A college football game at Daytona Int'l Speedway is "very likely going to happen" following the completion of the Daytona Rising project, according to George Diaz of the ORLANDO SENTINEL. DIS President Joie Chitwood III said, "We talked to a number of athletic directors and we've talked to some TV partners and I do believe we've got great potential to add a college football game in 2016. ... We've gotten great interest so far from a number of schools." Diaz notes Bristol Motor Speedway "will be a neutral site" for the "Battle of Bristol" between Tennessee and Virginia Tech on Sept. 10, 2016. But hosting a college football game at an "iconic site such as Daytona would certainly create more of a national buzz, and likely raise the bar for the attendance record if the right two teams are in the mix" (ORLANDO SENTINEL, 11/20). SPORTSBUSINESS JOURNAL's Don Muret reports the track has not "come up with a total seat number for its football game." However, Chitwood said, "With all of our camping options in the infield, there is no other venue that can offer this (amount of space)." Chitwood: "When you tell people that in Daytona you could have the world’s biggest tailgate party in the infield as part of the college football experience, it seems to catch their attention" (SPORTSBUSINESS JOURNAL, 11/18 issue). 

Triple-A PCL Nashville Sounds co-Owners Frank Ward and Masahiro Honzawa are not only "looking to secure new digs" for the team in the Sulphur Dell area, but also planning a $50M private development that "would play off the promise of a 10,000-seat stadium next door," according to a front-page piece by Joey Garrison of the Nashville TENNESSEAN. While the residential and retail component would "add to the partners' private real estate portfolio, it's also a major leg in Mayor Karl Dean's public stadium financing plan." The development's property-tax revenues would "pay off a chunk" of the $4.3M a year in new debt the city "would take on over 30 years." However, the team "isn't contractually obligated to follow through on it," and if it does not, an "expected $345,000 yearly city subsidy to pay for the stadium would increase by $750,000." The Nashville Metropolitan Council "backed the financing on the first of three votes Tuesday evening after a brief but heated discussion on what is normally a procedural vote." The Sounds' primary investment, "notwithstanding lease payments made years down the road ... is a project meant for profit." Ward said the stadium proposal and his group's mixed-use project are "two distinct issues." He added that he is "fully committed" to the effort, and that architectural designs are "in the works for a residential/retail project." Ward: "I'm pushing the architects as fast as they can go" (Nashville TENNESSEAN, 11/20).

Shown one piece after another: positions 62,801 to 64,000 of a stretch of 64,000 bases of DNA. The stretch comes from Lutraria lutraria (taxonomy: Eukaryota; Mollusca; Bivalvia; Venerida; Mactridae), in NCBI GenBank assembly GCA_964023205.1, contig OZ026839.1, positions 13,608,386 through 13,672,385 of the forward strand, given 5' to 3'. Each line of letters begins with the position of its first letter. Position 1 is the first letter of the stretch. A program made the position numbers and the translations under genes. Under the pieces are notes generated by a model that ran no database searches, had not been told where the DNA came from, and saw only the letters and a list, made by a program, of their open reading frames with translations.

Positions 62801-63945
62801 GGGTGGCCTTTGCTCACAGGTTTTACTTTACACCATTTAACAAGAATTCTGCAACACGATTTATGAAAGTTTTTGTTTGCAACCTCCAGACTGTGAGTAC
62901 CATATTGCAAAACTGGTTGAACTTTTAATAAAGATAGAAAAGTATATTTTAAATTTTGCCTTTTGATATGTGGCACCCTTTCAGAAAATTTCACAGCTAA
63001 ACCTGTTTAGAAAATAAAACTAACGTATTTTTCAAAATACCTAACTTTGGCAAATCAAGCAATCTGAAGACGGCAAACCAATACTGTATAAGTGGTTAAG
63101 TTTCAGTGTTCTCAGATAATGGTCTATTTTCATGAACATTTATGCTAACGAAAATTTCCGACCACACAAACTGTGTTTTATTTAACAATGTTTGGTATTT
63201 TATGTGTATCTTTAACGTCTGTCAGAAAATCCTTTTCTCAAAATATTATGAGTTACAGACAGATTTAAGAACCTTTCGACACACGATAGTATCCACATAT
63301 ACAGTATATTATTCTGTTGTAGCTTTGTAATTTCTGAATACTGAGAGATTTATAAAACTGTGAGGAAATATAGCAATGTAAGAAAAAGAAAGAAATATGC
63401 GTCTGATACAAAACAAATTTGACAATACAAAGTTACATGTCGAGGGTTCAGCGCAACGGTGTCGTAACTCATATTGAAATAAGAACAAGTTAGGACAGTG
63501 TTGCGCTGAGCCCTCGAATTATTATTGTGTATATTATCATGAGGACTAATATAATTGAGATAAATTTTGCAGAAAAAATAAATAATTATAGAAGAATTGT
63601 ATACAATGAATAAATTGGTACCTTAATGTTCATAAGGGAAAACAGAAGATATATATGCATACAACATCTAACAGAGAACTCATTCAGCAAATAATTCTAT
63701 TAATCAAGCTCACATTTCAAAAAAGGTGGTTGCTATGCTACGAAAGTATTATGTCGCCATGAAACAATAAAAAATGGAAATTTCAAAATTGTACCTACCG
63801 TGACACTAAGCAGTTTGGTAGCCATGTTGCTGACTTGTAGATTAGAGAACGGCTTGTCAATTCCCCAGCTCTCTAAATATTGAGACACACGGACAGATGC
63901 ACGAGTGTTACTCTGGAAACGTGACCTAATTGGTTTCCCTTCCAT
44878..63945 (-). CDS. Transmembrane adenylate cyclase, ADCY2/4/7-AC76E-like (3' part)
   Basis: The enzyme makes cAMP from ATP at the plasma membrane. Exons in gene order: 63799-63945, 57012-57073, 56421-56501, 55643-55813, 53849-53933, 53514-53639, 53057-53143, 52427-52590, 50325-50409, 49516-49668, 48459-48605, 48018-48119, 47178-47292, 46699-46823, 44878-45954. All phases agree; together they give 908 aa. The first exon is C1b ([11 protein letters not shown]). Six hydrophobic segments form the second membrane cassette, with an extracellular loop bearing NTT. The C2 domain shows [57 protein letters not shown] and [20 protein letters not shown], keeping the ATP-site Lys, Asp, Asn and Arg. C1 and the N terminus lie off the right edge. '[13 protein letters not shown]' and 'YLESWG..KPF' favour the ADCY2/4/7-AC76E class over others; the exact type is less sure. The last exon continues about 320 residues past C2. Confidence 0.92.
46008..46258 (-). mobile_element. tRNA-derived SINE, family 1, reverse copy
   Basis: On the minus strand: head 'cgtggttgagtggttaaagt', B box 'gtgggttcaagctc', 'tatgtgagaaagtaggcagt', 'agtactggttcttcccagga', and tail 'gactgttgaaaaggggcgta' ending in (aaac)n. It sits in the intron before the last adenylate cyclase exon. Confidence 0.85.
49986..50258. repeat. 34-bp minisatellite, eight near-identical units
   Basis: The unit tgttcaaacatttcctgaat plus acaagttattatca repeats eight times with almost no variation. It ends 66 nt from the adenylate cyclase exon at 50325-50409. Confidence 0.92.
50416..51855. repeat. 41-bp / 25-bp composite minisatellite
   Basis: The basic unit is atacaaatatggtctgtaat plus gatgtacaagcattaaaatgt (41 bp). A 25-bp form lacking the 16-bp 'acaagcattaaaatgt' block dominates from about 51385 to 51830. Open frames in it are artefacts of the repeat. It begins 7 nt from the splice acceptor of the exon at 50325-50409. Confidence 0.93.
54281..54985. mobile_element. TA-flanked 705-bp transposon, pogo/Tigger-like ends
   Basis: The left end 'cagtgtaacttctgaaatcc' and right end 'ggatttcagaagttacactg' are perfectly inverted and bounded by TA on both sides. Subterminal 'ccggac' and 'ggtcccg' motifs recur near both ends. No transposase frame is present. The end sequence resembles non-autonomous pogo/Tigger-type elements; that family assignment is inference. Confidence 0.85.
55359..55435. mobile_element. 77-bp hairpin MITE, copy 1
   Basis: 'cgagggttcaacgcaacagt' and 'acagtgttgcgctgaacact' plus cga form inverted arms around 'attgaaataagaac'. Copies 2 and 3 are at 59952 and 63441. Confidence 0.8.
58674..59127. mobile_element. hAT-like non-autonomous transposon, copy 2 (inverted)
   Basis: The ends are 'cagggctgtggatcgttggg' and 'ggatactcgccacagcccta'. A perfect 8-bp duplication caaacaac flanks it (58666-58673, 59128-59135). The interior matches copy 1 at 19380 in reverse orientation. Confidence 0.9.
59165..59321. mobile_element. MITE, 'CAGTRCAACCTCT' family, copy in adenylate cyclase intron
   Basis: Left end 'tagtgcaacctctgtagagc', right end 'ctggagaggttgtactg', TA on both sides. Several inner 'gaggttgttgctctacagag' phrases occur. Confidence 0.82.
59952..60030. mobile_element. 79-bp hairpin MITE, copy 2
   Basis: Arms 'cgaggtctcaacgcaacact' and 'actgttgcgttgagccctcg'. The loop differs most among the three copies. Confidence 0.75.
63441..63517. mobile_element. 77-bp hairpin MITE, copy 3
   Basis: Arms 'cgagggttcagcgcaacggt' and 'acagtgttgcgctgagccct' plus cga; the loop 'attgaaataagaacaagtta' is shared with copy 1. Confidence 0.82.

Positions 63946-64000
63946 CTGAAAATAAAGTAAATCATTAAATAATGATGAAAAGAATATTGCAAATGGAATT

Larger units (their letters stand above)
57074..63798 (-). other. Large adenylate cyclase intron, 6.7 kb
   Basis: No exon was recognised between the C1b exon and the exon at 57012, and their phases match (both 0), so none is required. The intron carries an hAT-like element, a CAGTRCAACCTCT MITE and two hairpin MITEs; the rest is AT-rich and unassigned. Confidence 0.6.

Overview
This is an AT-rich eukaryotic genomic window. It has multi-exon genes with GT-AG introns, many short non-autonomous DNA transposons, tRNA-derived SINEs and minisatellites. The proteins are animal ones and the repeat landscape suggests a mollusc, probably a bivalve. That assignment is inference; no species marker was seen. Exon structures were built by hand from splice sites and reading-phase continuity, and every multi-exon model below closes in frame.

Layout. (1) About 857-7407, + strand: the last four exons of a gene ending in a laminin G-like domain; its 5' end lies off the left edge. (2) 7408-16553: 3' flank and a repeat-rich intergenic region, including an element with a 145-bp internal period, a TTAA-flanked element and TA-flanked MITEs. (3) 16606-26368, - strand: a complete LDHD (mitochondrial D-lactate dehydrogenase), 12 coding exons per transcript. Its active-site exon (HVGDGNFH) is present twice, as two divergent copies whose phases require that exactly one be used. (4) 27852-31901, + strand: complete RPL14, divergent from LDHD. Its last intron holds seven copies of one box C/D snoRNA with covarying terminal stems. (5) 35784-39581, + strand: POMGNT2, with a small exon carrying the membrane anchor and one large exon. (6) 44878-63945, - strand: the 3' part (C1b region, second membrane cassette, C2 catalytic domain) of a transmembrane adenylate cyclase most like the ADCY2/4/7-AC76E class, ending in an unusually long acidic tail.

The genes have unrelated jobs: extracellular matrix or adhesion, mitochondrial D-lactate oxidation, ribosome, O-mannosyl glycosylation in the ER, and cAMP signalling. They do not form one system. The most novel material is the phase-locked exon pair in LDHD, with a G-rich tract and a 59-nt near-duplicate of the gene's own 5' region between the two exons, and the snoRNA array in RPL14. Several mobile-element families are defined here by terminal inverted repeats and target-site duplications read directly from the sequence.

HIT BULL, WIN SCOREBOARD? In Raleigh, Jason deBruyn reported Durham Bulls Athletic Park, home to the Triple-A Int'l League Bulls, will undergo $19M worth of renovations, "including three new video displays." The largest of the HD boards "will be 25 feet by 63 feet, three times the size of the current board." A new LED display "will run the length of the outfield wall from center to right field." Dallas-based TS Sports "has been contracted to install the three video displays" (, 11/19).

In Minneapolis, Janet Moore notes the groundbreaking for the Vikings' new stadium "is now scheduled for Dec. 3, more than a month later than originally planned." But Minnesota Sports Facilities Authority Chair Michele Kelm-Helgen said that the 65,000-seat stadium "will still be ready" for the '16 NFL season. The date of the groundbreaking "was released after the authority, the team and the project’s construction manager, Golden Valley-based Mortenson Construction, agreed on how to reach the $737.7 million 'guaranteed maximum price' (or GMP) for the stadium’s total construction costs" (Minneapolis STAR TRIBUNE, 11/20).

ROCKY MOUNTAIN HIGHER: Denver-based noted the Broncos yesterday broke ground "on a major expansion and renovation" of team HQs at Dove Valley. The team said that the two-part project "will include the construction of an indoor practice facility, as well as upgrades to the existing Paul D. Bowlen Memorial Broncos Centre." A new 115,000-square-foot indoor practice facility, which "will be built to the west of the current practice fields, will include an 85,000-square-foot field house as well as a 30,000-square-foot support space." A larger public viewing area "will also be built" (, 11/19).

THE GOLDEN GATE: In S.F., John Cote writes game nights at the new Warriors arena "will create a transportation disaster." But some city officials said that a solution "may already be in hand." During the America's Cup, "augmented transit service moved more people roughly the same distance along the Embarcadero with few major problems." Paying for that "over the long term, however, will require an investment that the cash-strapped Municipal Transportation Agency doesn't have." So city officials are "looking at a string of development projects along the city's eastern shoreline, including the Giants' plan" for a $1.6B new neighborhood across McCovey Cove from AT&T Park and the Warriors' $1B arena-hotel-condominium project, to "help cover their expected toll on the transit system" (S.F. CHRONICLE, 11/20).

ROAD WORK AHEAD: In Indianapolis, Curt Cavin notes the "paving of the infield road course was completed" yesterday at Indianapolis Motor Speedway. Turns 1 and 2 of the course include "a slight elevation change that officials estimated to be 3 feet." Meanwhile, several corners "have been widened to 46 feet for a better flow, with the area behind the IMS Hall of Fame Museum opened up." The section of oval track used "is 50 feet wide" (INDIANAPOLIS STAR, 11/20).